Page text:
Lifetime risk for prostate cancer
32%
For Men and Women:


Lifetime risk for pancreatic
cancer: 5-8%
Lifetime risk for melanoma: 5%
Hereditary Breast Cancer Syndromes

Management: BRCA1/BRCA2

Women: Breast Cancer






Breast Awareness starting at age 18
Clinical Breast Exam starting at age 25 every 6-12 months
Annual Breast MRI starting at age 25 or individualized based on
family history
Annual Mammogram starting at age 30 or individualized based on
family history
Discuss prophylactic bilateral mastectomies
Women: Ovarian Cancer


Recommend salpingo-oophorectomy, ideally between the ages of 3540 or individualized based on family history and when child bearing
is complete
Data is limited but Providers can consider concurrent transvaginal
ultrasound + CA-125 every 6 months starting at age 30 or based on
family history
NCCN guidelines 2.2016
Hereditary Breast Cancer Predisposition
Syndromes
High Risk Genes


Cowden syndrome: PTEN
Hamartoma Syndrome


Breast, Uterine, and
Thyroid cancers
Macrocephaly and benign
findings ( ex: thyroid
disorders, colon polyps,
and dermatological
findings)
Li Fraumeni Syndrome:
Tp53 gene



Breast, sarcoma, brain
tumors, adrenocortical
carcinoma, leukemia, lung
bronchoalveolar cancers
Multiple primaries
Diffuse Gastric cancer and
Lobular breast cancer:
CDH1 gene

Diffuse gastric cancer and
lobular breast cancer
Hereditary Breast Cancer Predisposition Syndromes

Moderate Risk Genes:





PALB2
CHEK2
ATM
These genes are well studied with lifetime risks for breast cancer of
20%-56%. They have also been shown to increase the risks for other
cancers
NCCN Guidelines (2.2016)



Annual Mammogram and Breast MRI starting at age 30 or
individualized based on family history
Prophylactic mastectomy is an option with mutations in PALB2
Discussion of prophylactic bilateral mastectomies for mutations in ATM or
CHEK2 is controversial and is based on family history and personal
history
Hereditary Breast Cancer Predisposition Syndromes

Newer Genes:
 RAD51D
 BRIP1
 RAD51C
 BARD1
 RAD50
 FANCC
 NBN
 MRE11A
These genes are known to have an association with an increased risk for breast and
other cancers but they are not as well studied and data is based on a small number of
patients. The precise lifetime risks for cancers have not been determined nor have the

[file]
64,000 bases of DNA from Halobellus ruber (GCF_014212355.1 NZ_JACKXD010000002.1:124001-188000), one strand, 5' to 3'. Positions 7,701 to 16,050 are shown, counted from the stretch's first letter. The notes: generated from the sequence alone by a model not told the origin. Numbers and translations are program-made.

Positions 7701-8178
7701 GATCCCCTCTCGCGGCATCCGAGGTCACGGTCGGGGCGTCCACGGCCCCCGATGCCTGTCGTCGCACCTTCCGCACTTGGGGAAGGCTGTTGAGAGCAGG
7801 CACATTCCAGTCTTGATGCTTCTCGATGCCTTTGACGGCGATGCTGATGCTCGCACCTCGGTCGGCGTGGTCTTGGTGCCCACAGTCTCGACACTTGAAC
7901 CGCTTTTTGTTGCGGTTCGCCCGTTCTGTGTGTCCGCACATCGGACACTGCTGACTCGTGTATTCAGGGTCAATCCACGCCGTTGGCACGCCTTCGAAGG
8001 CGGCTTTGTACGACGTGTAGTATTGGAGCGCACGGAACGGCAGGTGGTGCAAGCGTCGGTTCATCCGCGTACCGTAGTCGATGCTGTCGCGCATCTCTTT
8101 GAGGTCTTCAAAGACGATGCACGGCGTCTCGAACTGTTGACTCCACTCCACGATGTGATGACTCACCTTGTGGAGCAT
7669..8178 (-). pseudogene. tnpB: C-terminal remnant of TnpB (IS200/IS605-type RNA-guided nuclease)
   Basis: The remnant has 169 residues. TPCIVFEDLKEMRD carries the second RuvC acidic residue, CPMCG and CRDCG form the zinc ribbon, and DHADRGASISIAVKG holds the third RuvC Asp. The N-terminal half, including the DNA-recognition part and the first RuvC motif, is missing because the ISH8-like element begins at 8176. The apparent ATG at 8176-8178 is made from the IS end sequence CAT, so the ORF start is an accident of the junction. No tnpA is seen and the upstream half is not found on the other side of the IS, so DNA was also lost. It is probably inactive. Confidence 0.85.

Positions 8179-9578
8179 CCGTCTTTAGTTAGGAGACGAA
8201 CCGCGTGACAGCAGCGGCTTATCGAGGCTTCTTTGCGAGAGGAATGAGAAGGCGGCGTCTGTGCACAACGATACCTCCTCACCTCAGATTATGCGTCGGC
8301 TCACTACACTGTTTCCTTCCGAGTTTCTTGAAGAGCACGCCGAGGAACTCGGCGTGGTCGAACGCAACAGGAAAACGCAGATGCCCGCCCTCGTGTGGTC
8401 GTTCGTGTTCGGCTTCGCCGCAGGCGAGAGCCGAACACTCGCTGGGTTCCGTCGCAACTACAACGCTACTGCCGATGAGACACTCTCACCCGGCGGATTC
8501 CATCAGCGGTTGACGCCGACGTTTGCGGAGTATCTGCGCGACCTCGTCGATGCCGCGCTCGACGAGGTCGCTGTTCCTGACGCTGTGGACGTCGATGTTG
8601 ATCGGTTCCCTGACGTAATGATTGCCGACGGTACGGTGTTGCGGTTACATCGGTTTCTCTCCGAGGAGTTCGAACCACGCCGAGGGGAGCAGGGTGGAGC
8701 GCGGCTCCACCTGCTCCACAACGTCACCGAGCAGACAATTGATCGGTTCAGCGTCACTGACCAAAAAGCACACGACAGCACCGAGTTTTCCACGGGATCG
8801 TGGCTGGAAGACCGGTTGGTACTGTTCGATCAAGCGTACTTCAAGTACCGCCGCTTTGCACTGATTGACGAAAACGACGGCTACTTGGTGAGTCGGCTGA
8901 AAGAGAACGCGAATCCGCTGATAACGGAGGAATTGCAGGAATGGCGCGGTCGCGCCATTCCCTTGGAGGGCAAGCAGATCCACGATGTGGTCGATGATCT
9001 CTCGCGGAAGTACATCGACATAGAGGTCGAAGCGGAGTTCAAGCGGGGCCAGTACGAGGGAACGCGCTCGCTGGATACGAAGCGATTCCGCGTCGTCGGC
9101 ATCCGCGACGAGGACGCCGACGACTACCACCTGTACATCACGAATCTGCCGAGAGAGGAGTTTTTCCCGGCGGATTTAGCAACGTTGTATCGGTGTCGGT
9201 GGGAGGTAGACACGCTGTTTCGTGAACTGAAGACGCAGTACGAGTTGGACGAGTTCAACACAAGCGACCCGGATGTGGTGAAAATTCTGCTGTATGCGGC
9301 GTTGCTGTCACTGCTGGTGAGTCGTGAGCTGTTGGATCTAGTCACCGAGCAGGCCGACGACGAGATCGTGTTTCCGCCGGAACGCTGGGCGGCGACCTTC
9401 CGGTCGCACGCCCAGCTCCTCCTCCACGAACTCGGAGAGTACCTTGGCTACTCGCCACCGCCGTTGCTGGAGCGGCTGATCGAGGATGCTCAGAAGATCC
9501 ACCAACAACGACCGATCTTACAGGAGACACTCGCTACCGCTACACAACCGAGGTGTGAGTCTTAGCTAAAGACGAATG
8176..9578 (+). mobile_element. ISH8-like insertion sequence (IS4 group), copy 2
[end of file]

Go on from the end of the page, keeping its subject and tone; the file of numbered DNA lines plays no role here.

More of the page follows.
spectrum of cancers associated with mutations in these genes.
Hereditary Breast Cancer Predisposition
Syndromes
Family #2
d. 80s
Colon 60s
Polyps
83
Breast 40s
Breast 44
Breast 53
d. 60s
Breast 47
Endometrial 41
Endometrial
70s
Family #2
d. 80s
Colon 60s
Polyps
83
d. 60s
Breast 44
Breast 47
Breast 40s
Breast 53
Endometrial 41
BRCA1/2 NEG
HC: 59cm; thyroid nodules and goiter
PTEN mut
Endometrial
70s
Cowden Syndrome: PTEN

PTEN gene
 Tumor
suppressor gene located on Chromosome 10
 Responsible for control of cell division as well as other
functions
 The exact prevalance of PTEN/Cowden syndrome is
unknown
 Lifetime risk for breast cancer = 85%
 Also associated with uterine cancer, thyroid cancer,
kidney and colon cancers as well as thyroid nodules,
colon polyps, trichilemmomas, and macrocephaly
Family #3
Prostate 55
Breast 50
Pancreatic 60
Breast 58
Breast 47
Family #3
Prostate 55
Breast 50
Pancreatic 60
Breast 58
Breast 47
BRCA2
Family #4
Breast 40
Breast 55
Breast 50
Breast 35
Family #4
Breast 40
Breast 55
Breast 50
Breast 35
BRCA1/2; TP53; PTEN; STK11; and CDH1 = NEG
Family #5
Family #5
RAD51C
RAD51C



RAD51C is a newer gene that has been mostly
associated with ovarian cancer risk
Estimated to confer a 10-15% lifetime risk for
ovarian cancer
NCCN guidelines (2.2016) recommend
consideration of risk reducing salpingooophorectomy
Colon Cancer
Colon Cancer



3rd most common cancer
1 in 20 individuals will develop colon cancer in their
lifetime
Slightly higher incidence in men than women
Colon Cancer

Risk Factors

Risk Factors
 Age
 Smoking
 Phx
 Alcohol
of colon polyps
 Phx of Inflammatory
Bowel Disease
 Type 2 diabetes
 Diet high in red meats and
processed meats
 Weight
 Physical
Activity
 Family History
Hereditary Colon Cancer Predisposition
Syndromes
Family #1
Col 40
Panc 60
Endo 35
Col 45
Col 40, 50
Breast 55
2 Adenomas
Col 50
Endo 40
2 adenomas
Family #2
Col 80
83
Col 60
2 Adenomas
1 Adenoma
Colon 60
Family #3
Colectomy 40
100+ polyps
#
Colon 45
20 adenomas
#
No information
Family #4
Dx 70s
Dx 80 Dx 57
Dx 60
Dx 75 Dx 54
Dx 70
Colon 45
Colorectal
Endometrial
Bladder
Dx 71
3
Dx 60
Dx 40 Dx 67
Dx 50
Dx 40s Dx 40s
Pancreatic
Breast
Prostate
Hereditary Colon Cancer Predisposition
Syndromes





Pt meets Bethesda criteria
Pt meets Amsterdam criteria
>10 adenomas in same individual
Individual with multiple GI hamartomatous polyps,
Juvenile polyps or serrated polyposis syndrome
Individual with a desmoid tumor
NCCN Guidelines 4.2013
Hereditary Colon Cancer
Predisposition Syndromes

Polyposis Syndromes
 Generally
>20 colon
polyps in a lifetime

Non-Polyposis Syndromes
 Generally
<20 colon polyps in
a lifetime
There can be overlap between the two- especially with
attenuated forms of polyposis syndromes
Hereditary Colon Cancer Predisposition
Syndromes

Amsterdam II Criteria
 At
least 3 relatives must have a cancer associated with
HNPCC/Lynch Syndrome and all of the following criteria